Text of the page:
Friday, June 26, 2009

Uncomfortable but important issue

Those wanting local food options including locally raised meat should be aware that one of the biggest impediments is the lack of local slaughterhouses. This insightful article To Eat Local, Kill Local by Heather Smith is one of the best overviews of the issue and history that I have read.


Anonymous said...

Yes, this is an uncomfortable but important issue. That's why it's necessary to really get to the heart of that discomfort and do some real problem solving. That's why the solution currently proposed-- getting small and/or mobile USDA-approved killing operations closer to cities and where the animals are raised-- falls short of the mark. That solution has a political veneer of addressing animal cruelty without actually achieving it. At most it makes us feel better about ourselves. It's a better way of doing a business that is ethically challenged to its core, and that's not saying much. Hence, the continuing discomfort and outright opposition from animal-rights groups.

As a mom, consumer and nutritionist, not to mention long-time admirer of Diet for a Small Planet, I do grapple with the ethics of eating meat. I am still searching for answers.

That said, I have no complete answers, i.e. nothing upon which I can take action, but only something upon which I continue to reflect. Native Americans of past eras and Muslims and Jews of today's world have grappled with these same issues. Native Americans killed animals through community religious rites, which in their view gave the animal's life meaning and purpose as a gift from God to humans. Is that so different from factory-slaughtered animals of today, since the animal's fate is the same? Not really. All of the issues and arguments there still center around profit and human values. We really are incapable of understanding and respecting domesticated animals on their own terms.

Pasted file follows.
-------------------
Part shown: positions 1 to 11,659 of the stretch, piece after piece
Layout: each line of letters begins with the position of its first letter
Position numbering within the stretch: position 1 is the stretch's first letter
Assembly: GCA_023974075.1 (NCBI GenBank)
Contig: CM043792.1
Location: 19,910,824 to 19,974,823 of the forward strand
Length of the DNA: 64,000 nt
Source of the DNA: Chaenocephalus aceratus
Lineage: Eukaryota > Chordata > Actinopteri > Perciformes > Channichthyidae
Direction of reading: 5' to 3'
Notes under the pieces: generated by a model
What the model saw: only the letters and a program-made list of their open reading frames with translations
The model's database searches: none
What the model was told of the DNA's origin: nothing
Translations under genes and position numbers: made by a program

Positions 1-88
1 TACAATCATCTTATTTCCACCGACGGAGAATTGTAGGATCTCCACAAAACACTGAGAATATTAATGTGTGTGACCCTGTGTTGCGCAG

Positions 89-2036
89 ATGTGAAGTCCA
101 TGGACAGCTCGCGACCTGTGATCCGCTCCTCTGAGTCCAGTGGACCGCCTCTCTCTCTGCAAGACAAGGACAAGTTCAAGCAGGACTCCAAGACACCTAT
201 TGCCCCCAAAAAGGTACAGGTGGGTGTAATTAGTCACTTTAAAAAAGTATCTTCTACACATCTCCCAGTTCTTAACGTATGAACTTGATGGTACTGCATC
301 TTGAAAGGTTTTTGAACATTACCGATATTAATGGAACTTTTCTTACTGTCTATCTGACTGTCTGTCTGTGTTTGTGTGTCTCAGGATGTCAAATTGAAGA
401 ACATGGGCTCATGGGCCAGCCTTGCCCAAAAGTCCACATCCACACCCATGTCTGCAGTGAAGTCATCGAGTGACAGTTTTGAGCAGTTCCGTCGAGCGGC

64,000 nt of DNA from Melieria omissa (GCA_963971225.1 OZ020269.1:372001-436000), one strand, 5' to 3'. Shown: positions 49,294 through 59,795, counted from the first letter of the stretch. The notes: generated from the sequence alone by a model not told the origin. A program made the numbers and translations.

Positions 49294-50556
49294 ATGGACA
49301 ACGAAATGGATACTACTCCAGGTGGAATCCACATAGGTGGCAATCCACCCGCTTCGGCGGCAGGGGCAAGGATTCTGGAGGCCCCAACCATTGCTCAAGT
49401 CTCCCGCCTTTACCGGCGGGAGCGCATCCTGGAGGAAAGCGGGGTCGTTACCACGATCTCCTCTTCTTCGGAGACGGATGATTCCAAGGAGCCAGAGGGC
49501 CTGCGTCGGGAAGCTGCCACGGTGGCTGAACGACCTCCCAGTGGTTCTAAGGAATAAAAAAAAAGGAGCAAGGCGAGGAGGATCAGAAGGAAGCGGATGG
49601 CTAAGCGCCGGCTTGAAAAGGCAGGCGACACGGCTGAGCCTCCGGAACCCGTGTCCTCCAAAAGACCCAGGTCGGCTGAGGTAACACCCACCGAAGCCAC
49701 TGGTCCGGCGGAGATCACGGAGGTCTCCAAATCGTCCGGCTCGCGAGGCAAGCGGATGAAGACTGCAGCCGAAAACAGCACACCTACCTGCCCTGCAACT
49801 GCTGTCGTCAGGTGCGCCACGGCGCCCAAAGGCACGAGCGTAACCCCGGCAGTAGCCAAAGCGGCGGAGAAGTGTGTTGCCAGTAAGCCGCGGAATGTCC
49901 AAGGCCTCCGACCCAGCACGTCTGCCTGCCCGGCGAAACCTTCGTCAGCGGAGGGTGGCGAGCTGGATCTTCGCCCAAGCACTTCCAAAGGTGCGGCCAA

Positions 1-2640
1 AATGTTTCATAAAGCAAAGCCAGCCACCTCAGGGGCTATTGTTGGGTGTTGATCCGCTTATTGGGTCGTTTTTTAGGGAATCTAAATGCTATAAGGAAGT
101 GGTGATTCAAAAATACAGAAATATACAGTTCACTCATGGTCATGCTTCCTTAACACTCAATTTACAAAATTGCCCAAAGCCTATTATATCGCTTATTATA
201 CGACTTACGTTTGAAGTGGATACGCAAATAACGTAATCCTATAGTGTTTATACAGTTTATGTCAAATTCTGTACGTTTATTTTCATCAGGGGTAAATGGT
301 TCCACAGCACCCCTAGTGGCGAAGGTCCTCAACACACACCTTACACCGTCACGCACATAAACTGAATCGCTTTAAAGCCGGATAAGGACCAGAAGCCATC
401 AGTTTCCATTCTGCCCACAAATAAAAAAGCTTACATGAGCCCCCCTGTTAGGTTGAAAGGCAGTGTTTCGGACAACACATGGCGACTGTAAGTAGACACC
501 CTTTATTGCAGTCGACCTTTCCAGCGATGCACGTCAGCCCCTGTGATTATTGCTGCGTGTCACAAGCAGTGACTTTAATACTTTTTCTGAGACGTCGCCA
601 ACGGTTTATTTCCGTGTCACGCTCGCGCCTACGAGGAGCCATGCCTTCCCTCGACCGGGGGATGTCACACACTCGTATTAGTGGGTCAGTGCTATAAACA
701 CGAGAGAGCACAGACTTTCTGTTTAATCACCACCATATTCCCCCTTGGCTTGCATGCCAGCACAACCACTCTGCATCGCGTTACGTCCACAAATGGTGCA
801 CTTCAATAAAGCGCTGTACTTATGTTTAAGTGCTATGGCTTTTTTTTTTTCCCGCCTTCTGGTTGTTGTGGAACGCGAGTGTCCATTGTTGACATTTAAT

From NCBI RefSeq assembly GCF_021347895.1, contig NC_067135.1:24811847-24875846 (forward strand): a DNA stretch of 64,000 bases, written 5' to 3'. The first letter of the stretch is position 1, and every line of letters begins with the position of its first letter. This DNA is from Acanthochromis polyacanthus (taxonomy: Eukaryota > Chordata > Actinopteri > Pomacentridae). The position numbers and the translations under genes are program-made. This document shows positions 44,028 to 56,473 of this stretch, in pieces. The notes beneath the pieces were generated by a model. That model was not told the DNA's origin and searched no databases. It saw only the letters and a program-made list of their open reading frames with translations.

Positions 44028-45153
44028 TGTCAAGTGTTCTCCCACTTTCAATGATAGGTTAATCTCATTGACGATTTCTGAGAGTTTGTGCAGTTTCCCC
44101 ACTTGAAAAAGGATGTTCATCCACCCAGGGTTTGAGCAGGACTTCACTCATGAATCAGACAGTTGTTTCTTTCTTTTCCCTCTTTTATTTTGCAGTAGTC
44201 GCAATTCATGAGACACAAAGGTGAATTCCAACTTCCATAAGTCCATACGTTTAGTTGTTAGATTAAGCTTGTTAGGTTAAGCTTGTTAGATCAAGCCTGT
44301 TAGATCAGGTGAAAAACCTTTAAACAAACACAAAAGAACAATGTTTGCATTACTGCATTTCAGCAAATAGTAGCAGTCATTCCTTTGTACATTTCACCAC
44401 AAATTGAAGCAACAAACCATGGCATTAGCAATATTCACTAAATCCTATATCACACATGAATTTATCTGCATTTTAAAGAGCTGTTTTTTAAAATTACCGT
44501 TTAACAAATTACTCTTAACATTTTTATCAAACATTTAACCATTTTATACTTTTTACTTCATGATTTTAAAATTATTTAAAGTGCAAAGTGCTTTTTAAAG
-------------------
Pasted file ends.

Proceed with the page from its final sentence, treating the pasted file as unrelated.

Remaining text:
Starting with the premise that it is good for US to kill, and we will continue to do it, it may be time to open up the dialogue to more partners and get some expert advice. In Muslim countries, for instance, the Qur'an commands that animals be treated mercifully. Since that involves merciful killing, a professional class of clerics performs that role for society. They guarantee the welfare of the animal, and the meat is marketed as such. Orthodox Muslims will not eat meat that has not been certified "halal." In many cases it is likely that this simply means the meat has been blessed by a spiritual leader. (I'm not entirely sure about the process).That is very similar to Native American tradition. Jewish "kosher" meat has many of the same ethical drivers and traditions.

Why not invite Native American shamans, Muslim clerics and Jewish rabbis to the table to discuss how they have achieved consensus in their own communities about killing animals, how that is done, and how the meat is marketed. Under US law, as "nonprofit" religious practitioners, perhaps they do not have to use barbaric USDA facilties for animal slaughter. The real disconnect today is between how meat used to be treated in terms of spiritual values and how it is treated as simply another commodity. In that regard even today's meat producers who nod to animal welfare are no better than the rest. I believe bringing to the table spiritual values that have been vetted for millenia is a path that needs to be thoroughly explored by all mainstream meat producers, who may then approach society with a plan for meat consumption that has been thoroughly considered. It may be that churches, synagogues and mosques must once again perform animal killing for the community. They are local, conform to all issues related to reducing fossil fuel use and carbon footprint, and people trust them.

Kathryn Devereaux said...

P.S. to my own previous post: The one meat product I can actually say I feel somewhat "good" about eating is a Tanka Bar. The Tanka Bar represents the efforts of a Native American woman to restore traditional values to one of the most miserable places on earth, the Pine Ridge Indian Reservation. The all-natural Tanka Bar is made from buffalo and dried fruit. The buffalo are grass fed locally, humanely killed in situ where they live, and honored at every stage of their lives by a Sioux community that once again is looking to the buffalo to sustain them, this time against the ravages of poverty, obesity and diabetes. I can say that every Tanka Bar I eat helps that community, and I want to do that. Perhaps Tanka can be an example or a case study as the mainstream tries to figure out a way to go forward with the Omnivore's Dilemma. See